For all of you organized people out there, I just want to let you know that writing an outline can be quite a painful endeavor, at least it is for me. It would surely inhibit my creativity. Box me in and keep my story from flowing in the direction my characters wanted to go. For goodness sake, the dear souls TELL me things. My characters whisper in my ear (sometimes in the middle of the night which, by the way, is certainly a sleep deterrent but I do wake up with some good ideas.) What if they wanted me to turn left and my outline said turn right? Nevertheless, I tried it, in a loose fashion, mind you.

Surprisingly, it worked for the most part. I kept my outline thoughts a bit vague with few parameters, and while the ending was clear (it was a ROMANCE after all), I added in a “wiggle room” in which to stretch out. My outline might have been a box, but it was a big box with air holes.       

By the time I’d finished, and written those magic words “The End” for the second time, I was feeling relatively confident that Pelican would be thrilled with my work. But Houston we had a problem. It had to be as perfect as I could make it, and that meant I needed a real, live, professional editor.

So… (continued next post)…

An aside for writers, Pelican is still actively seeking submissions for the Passport to Romance series. If you are interested in reading more, go to:


So While I Was Waiting…

I started another book while I was trying to figure out what to do with the first book.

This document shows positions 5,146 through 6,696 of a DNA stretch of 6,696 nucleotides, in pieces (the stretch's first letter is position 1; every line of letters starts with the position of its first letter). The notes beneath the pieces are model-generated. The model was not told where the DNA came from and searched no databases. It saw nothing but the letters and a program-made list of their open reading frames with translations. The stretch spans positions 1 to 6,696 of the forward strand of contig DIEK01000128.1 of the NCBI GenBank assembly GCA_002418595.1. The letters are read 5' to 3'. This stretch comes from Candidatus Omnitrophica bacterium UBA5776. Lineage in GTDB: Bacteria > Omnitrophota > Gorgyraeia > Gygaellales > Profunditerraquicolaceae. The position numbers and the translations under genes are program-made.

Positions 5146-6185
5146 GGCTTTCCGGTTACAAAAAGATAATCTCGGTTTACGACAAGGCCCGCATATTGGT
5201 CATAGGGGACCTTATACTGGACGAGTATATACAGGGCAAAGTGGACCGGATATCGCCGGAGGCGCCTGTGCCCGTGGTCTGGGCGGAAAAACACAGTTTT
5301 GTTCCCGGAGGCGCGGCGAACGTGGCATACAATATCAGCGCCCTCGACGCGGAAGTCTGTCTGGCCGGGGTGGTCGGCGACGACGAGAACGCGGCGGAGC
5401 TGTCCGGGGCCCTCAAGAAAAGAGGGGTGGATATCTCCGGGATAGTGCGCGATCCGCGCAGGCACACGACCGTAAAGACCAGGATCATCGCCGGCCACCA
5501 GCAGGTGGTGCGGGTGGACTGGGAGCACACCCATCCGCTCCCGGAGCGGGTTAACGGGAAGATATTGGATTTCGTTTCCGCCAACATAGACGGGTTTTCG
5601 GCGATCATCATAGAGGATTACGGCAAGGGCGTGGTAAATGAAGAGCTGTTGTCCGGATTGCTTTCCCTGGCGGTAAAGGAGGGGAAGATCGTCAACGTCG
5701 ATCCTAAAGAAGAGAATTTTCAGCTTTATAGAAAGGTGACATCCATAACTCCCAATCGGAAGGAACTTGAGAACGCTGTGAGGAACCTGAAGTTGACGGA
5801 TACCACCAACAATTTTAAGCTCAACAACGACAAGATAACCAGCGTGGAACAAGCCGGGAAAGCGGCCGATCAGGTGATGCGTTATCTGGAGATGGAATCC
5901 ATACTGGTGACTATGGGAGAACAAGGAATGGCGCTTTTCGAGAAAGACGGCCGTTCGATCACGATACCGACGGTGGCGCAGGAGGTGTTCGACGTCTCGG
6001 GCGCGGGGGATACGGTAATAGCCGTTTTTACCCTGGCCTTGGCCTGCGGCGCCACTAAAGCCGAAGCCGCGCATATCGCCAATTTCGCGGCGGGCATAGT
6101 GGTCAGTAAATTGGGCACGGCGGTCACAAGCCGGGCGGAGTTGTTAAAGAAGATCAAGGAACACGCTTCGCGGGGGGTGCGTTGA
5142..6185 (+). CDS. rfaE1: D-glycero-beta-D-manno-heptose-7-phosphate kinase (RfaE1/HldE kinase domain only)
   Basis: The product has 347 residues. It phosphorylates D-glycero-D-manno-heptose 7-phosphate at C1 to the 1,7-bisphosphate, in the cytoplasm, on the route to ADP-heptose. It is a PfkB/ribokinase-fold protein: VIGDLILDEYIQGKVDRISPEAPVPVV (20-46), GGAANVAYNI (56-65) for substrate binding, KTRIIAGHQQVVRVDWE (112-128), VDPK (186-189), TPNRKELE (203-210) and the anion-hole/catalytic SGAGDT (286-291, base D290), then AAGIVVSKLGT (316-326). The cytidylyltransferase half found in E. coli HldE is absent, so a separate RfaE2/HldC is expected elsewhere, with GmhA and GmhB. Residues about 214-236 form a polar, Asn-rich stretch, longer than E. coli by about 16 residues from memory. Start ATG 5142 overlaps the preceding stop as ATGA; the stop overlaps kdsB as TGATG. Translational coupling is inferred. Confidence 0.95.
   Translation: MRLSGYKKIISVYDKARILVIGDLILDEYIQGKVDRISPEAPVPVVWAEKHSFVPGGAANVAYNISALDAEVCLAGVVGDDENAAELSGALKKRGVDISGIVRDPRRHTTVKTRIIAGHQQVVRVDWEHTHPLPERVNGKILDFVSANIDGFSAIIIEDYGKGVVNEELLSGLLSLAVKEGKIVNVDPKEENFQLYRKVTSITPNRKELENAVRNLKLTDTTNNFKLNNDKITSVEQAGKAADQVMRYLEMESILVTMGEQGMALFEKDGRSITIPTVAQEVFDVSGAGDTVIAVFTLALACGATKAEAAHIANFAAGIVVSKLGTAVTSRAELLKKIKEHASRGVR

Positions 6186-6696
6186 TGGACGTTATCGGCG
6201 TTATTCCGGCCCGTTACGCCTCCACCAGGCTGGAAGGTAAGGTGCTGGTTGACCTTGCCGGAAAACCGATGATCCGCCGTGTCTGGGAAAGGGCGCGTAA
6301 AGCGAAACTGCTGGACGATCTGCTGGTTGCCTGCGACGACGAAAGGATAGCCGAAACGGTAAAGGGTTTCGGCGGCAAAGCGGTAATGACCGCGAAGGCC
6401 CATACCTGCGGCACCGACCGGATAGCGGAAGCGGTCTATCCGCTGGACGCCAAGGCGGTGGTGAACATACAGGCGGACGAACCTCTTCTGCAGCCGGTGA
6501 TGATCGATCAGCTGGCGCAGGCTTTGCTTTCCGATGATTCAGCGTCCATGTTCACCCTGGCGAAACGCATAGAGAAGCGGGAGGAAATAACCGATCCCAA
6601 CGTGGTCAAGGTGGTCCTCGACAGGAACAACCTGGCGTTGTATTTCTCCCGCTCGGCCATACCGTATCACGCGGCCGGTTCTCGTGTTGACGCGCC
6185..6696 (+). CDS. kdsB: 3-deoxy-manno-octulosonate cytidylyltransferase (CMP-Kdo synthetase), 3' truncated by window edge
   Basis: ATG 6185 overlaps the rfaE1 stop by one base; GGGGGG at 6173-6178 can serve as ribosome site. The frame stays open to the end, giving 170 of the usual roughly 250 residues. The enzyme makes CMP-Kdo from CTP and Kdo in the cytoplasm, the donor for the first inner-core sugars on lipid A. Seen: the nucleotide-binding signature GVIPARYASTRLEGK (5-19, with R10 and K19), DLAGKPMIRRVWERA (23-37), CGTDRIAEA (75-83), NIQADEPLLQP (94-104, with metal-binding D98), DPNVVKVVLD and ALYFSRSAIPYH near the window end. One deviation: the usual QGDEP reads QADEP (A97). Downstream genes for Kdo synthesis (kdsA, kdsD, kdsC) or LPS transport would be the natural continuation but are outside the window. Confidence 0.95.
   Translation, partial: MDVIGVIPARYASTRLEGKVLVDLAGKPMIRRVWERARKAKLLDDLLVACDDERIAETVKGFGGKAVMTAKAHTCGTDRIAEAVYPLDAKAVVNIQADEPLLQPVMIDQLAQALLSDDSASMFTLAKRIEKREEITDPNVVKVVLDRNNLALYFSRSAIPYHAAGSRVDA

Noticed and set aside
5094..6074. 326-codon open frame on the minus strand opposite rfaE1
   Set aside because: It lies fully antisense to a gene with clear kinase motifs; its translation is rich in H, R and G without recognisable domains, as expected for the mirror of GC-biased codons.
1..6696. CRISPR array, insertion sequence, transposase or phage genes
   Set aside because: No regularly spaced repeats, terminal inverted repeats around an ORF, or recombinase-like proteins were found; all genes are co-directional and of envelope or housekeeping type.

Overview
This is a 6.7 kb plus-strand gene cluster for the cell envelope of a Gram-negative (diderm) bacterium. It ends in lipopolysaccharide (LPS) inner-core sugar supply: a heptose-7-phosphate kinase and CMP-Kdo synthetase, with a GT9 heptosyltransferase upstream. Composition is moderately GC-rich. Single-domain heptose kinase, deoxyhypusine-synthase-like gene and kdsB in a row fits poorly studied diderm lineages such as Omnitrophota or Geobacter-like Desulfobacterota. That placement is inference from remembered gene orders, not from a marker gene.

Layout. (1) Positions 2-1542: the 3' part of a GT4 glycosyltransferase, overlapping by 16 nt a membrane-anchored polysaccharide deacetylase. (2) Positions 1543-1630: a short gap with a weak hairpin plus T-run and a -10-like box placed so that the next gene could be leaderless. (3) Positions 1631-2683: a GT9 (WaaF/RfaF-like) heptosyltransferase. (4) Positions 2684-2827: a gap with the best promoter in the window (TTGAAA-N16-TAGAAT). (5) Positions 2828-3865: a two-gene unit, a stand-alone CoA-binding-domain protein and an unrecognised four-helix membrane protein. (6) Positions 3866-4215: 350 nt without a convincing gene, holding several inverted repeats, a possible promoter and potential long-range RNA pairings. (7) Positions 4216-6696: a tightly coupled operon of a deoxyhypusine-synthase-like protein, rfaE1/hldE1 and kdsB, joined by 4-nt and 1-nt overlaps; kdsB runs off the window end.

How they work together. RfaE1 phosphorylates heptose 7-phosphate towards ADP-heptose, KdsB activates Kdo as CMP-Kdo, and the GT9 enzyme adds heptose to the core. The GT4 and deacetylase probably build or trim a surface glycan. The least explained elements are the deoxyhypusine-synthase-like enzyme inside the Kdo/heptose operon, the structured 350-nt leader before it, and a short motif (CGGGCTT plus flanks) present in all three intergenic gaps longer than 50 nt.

As a new writer, I’d been looking for the perfect tale to tell, the perfect story to share, the perfect novel to pen for the masses. When I heard about Pelican Book Group’s Passport to Romance series, I was intrigued and excited. Could I do that? Write a book set in a foreign country with different customs and perhaps a different language? A writer friend of mine pointed me toward the website and I found what I was looking for.

What wonderful, exotic land could I write about? I’ve heard time and time again, that a writer (especially a new writer) should write what they know, so I decided on The Philippines. Why? My brother lives there, he has lived there for more than 30 years, and I have been privileged to visit. What better resource than a person who actually resides in this tropical country?

In Manila Marriage App, I even modeled my hero after my brother, using a premise he has joked about for years. He’s single, relatively good-looking (okay, he’s a handsome guy, but don’t tell him I said so or it’ll go to his head), and as a seminary professor/missionary/minister, to say that he is busy is like saying longhaired cats shed in the summer. Duh. He has no time to meet women he might potentially consider for the sacred position of wife. He only has rare opportunities to meet an educated, outgoing lady, with compatible interests, and a similar calling. What he needed was a marriage application so that interested women could apply in an easy, straightforward manner, and so he could select likely candidates at his leisure. He would pick the best of the bunch, fly them to him, and choose a “winner.” Easy as a Sunday morning…or at least it could be.

What a concept in this day and age! Of course he didn’t mean a word of it (he has a strange sense of humor), but what if he did? He had only to put an ad in a Christian magazine asking for submissions. He has a lot to offer, and as we all know, there are many more females in this world than males, and some of them are mighty desperate. Dating sites can be dangerous, church socials have fallen by the wayside, and what better way to find a good Christian man? He’s a missionary for crying out loud. How much more spiritual can you get?

Great. I had book two started. Now what?